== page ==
For this is the will of my Father, that everyone who looks on the Son and believes in him should have eternal life, and I will raise him up on the last day.” (John 6:40)
He continues to explain what the will of the Father is by explaining the salvation process from the standpoint of what the individual must do to have eternal life. The individual must look on the Son and believe in him. Faith in Jesus Christ is required for one to be saved. Many non-reformed folks claim that reformed theology denies the necessity of faith in Jesus Christ. They will say, “Those Calvinists teach that you don’t have to do anything to be saved. They teach that you don’t even have to believe. God does it all, and you don’t have to do anything”. This is a misrepresentation of what reformed theology teaches. We agree with the words of Jesus Christ in this verse that one must look to the Son and believe in him. However, we are trying to take the whole context into account. Jesus has been clear that this crowd has “seen” many signs that he has done and yet they don’t believe in him. He has further explained that only those who are given to the Son by the Father are the ones who believe in the Son. The point is that many people will pluck this verse out of the context of John 6 and say, “See, you have to believe in Jesus to have eternal life”!
While this is a true statement, it does not capture the issue being presented in John 6; there is a huge crowd who is not believing in Him, and Jesus is explaining why they are not. Usually the one who makes this statement is really saying, “See, every person has the ability to believe in the Son of God if they choose to. Jesus is saying that anyone can believe in him”. But this is to miss the point of this entire section of John 6, which is teaching why it is that “Jesus seekers” are not believing in Him. Let’s look at the response of the crowd to the words of Jesus.
So the Jews grumbled about him, because he said, “I am the bread that came down from heaven.” They said, “Is not this Jesus, the son of Joseph, whose father and mother we know? How does he now say, ‘I have come down from heaven’?” (John 6:41-42)
Just as the people of Israel grumbled in the wilderness to Moses, so also this crowd grumbles at the teachings of Christ. The specific issue they choose to grumble about is that Jesus claimed to come down from heaven. They reason that this cannot be true because they know his physical father and mother. How can someone claim to come down directly from heaven who was born in the natural way? They seem to be assuming that for someone to come down from heaven, they would have to descend as an angel from the sky as a fully grown adult. But instead they have this man who they knew grew up in Nazareth in an ordinary way. There is nothing spectacular about his coming into this world (as far as they can tell). They are stumbling at the doctrine of the virgin birth, and the Incarnation of Christ, like so many still do today. The people of Israel were not very impressed by the sight and taste of the Manna in the wilderness, and they complained and grumbled about it. In the same way, this crowd doesn’t seem to be overly impressed by Jesus Christ. They do not have eyes that see his glory, ears that delight in his teaching, or an appetite that delights in His work of salvation. Instead, even after they have seen the miracle of the healing of the paralytic, the feeding of 5000 and that Jesus somehow went across the sea without a boat, they still grumble and complain against His teachings.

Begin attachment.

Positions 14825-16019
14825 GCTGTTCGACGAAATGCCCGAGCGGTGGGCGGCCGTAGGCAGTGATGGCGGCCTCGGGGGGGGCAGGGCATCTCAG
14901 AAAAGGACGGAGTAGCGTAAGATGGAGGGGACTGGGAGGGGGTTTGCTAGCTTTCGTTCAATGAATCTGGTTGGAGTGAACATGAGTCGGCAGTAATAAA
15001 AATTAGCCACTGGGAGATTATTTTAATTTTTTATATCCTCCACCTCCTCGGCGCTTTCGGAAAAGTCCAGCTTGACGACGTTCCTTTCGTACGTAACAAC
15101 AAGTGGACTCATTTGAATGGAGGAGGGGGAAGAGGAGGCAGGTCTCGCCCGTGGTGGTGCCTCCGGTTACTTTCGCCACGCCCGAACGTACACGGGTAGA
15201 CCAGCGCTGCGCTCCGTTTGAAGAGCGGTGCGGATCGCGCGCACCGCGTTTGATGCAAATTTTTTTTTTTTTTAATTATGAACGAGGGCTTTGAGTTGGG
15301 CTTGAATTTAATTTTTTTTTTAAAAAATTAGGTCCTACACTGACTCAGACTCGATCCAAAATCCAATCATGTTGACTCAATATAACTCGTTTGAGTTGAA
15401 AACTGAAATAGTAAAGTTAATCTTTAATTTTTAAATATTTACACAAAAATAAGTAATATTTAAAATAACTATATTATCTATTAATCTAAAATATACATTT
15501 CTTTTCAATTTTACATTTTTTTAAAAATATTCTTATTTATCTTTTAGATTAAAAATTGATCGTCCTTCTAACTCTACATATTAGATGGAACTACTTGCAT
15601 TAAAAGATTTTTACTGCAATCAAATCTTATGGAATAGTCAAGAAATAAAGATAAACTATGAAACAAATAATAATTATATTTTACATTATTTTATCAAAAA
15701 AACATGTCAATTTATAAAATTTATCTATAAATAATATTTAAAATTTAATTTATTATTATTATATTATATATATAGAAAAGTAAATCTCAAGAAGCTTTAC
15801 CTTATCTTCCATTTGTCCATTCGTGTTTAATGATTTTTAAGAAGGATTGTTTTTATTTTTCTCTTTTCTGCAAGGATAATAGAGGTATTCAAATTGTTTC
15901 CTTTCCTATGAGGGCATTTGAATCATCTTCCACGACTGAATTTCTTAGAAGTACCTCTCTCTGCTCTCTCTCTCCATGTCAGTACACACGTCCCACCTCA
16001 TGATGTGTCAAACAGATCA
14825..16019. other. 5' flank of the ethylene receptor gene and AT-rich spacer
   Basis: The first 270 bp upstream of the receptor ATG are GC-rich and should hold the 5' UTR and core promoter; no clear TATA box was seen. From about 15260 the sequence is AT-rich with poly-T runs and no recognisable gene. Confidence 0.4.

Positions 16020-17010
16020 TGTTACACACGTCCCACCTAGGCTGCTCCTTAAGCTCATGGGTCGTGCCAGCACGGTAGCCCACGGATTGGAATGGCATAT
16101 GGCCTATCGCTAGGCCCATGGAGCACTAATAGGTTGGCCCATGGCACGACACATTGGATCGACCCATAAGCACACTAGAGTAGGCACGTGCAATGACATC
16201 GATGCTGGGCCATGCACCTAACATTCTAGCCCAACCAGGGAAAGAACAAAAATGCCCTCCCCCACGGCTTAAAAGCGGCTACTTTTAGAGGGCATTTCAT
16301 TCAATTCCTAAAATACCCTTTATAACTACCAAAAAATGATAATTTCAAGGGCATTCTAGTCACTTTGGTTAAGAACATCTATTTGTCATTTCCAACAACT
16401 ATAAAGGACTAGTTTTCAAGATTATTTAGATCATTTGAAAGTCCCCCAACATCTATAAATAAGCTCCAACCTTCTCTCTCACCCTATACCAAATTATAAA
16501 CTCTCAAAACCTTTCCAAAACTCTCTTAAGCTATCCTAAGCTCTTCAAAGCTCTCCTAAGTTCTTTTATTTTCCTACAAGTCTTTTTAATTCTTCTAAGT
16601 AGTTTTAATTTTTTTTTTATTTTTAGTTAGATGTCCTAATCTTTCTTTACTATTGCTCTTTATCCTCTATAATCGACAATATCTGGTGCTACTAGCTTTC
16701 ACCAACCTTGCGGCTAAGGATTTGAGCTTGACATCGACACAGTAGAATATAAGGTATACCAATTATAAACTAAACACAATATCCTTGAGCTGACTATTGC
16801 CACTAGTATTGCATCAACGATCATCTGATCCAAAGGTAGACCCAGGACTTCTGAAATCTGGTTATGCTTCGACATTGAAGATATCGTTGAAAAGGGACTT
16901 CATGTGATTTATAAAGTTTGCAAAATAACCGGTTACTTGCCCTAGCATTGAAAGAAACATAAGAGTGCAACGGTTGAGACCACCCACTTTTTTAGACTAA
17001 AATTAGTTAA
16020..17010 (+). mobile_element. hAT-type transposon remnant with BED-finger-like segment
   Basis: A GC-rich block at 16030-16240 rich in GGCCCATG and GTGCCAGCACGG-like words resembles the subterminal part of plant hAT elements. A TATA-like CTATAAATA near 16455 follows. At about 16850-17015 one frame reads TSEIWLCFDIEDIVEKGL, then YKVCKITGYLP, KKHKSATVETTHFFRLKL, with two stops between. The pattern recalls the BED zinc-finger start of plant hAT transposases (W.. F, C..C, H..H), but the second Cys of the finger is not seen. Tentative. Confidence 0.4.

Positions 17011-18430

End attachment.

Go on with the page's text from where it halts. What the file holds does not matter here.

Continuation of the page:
Remember, the question this text answers is the question of why this crowd continues to grumble, complain and eventually walks away from Jesus. Is it because God has given them all the ability to believe in Jesus, but they are refusing to make use of this free choice they have to believe in Jesus? Does this text really teach that God is deeply desiring the Salvation of this entire crowd, but he cannot accomplish their salvation because he must cooperate with their libertarian free-will? Is this text teaching that the Father has given this entire crowd to the Son, but the Son is unable to accomplish His Father’s will because of the stubborn grumbling of the crowd? Does this text teach that God has given every individual in this crowd enough grace to exercise faith if they desire to, but they simply refuse to do so? Let’s see what Jesus’ response is to their grumbling.
Jesus answered them, “Do not grumble among yourselves. No one can come to me unless the Father who sent me draws him. And I will raise him up on the last day. (John 6:43-44)
Jesus tells the people to stop grumbling. Why should the people not grumble and complain about His words? Because no one can believe in Him unless they are drawn by the Father. In other words he is saying, “Don’t be surprised if what I say sounds like nonsense to you. My words will continue to make no sense to you unless the Father draws you to me by his power”. Jesus repeats the phrase of verses 38-39 “who sent me” to connect us back to those verses. How does the Father accomplish the work of giving a particular people to the Son? He does this by drawing them to the Son. The Father has a group of people whom He has sent the Son from heaven to save. And the Father accomplishes the salvation of this group by drawing them to the Son by a supernatural work of grace. The hidden person in all of this is the Holy Spirit, who we will learn later in the Gospel of John is the one opening the hearts and drawing those given by the Father to the Son.